Author: Emma Chase
Publisher: Emma Chase, LLC
Release Date: 2018-06-26
Head of the class... Garrett Daniels has this whole life thing figured out. The cocky, charismatic former high school star quarterback is an idolized football coach and "cool" teacher in the hometown where he's not just a golden boy — he's platinum. He has good friends, a great house on the lake, and the best damn sidekick a man could ask for: Snoopy, the albino beagle. Then...Callie Carpenter comes home. And knocks him right on his tight end zone. Back to school... Callie has a pretty sweet life herself...on the other side of the country. But circumstances — that she'd prefer to never speak of again — have brought her back home, helping out her parents and substitute teaching at her old high school. Now she's facing bickering, raging hormones, constant gossip, awkward weirdness, and drama galore...and that's just the teachers. Just like old times... When Garrett offers to show his former high school sweetheart the secrets of his winning teacher ways, Callie jumps at the chance - and then has to stop herself from jumping him. Good friends are all they can ever be. Or...these teachers just might end up getting schooled — by love.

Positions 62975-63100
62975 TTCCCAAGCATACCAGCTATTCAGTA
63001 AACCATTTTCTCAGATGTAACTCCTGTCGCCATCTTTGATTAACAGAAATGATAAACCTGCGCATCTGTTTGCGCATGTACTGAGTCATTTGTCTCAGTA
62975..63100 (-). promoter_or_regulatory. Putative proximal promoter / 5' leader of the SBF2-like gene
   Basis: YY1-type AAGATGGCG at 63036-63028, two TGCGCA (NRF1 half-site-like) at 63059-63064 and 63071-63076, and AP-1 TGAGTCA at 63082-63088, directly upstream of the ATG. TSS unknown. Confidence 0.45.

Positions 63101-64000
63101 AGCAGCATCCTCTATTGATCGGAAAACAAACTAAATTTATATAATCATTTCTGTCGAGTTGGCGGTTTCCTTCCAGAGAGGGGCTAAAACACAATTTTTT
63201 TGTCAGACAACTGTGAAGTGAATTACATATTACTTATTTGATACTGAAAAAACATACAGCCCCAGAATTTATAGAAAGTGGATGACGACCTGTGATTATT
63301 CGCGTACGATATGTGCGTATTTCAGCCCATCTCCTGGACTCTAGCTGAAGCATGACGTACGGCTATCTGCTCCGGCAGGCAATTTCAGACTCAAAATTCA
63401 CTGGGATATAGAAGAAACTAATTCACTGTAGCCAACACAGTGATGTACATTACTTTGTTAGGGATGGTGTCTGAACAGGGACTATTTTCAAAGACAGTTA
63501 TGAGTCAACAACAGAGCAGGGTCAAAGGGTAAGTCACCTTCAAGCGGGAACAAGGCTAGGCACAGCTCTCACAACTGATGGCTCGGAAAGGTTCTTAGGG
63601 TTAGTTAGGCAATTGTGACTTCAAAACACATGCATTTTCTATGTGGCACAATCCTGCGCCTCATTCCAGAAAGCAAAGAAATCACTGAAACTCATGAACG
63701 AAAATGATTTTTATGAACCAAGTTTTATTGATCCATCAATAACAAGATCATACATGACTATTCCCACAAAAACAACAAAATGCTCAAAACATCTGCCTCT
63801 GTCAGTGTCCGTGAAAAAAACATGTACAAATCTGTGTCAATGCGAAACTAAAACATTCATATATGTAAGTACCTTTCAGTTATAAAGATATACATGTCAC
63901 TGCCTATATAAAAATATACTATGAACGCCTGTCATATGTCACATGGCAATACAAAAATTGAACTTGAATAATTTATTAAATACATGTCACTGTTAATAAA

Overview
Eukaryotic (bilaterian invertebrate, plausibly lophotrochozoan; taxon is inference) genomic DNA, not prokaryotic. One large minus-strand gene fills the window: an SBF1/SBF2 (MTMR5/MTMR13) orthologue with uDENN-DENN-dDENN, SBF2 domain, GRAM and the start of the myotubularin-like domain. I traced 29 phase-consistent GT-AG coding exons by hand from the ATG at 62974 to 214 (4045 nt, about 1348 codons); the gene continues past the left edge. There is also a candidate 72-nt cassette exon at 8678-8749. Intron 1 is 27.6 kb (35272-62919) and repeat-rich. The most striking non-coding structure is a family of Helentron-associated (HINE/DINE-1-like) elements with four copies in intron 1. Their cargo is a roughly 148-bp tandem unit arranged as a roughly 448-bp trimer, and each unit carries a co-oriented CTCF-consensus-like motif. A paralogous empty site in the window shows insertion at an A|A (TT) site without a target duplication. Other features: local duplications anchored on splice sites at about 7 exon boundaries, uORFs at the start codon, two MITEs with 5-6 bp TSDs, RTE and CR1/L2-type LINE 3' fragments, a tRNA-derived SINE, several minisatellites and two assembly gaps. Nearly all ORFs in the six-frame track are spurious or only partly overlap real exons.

In this powerful, eloquent story of his return to the classroom, a former teacher offers a rousing defense of his beleaguered vocation Perhaps no profession is so constantly discussed, regulated, and maligned by non-practitioners as teaching. The voices of the teachers themselves are conspicuously missing. Defying this trend, teacher and writer Garret Keizer takes us to school—literally—in this arresting account of his return to the same rural Vermont high school where he taught fourteen years ago. Much has changed since then—a former student is his principal, standardized testing is the reigning god, and smoking in the boys' room has been supplanted by texting in the boys' room. More familiar are the effects of poverty, the exuberance of youth, and the staggering workload that technology has done as much to increase as to lighten. Telling the story of Keizer's year in the classroom, Getting Schooled takes us everywhere a teacher might go: from field trips to school plays to town meetings, from a kid's eureka moment to a parent's dark night of the soul. At once fiercely critical and deeply contemplative, Keizer exposes the obstacles that teachers face daily—and along the way takes aim at some cherished cant: that public education is doomed, that the heroic teacher is the cure for all that ails education, that educational reform can serve as a cheap substitute for societal reformation. Angry, humorous, and always hopeful, Getting Schooled is as good an argument as we are likely to hear for a substantive reassessment of our schools and those who struggle in them.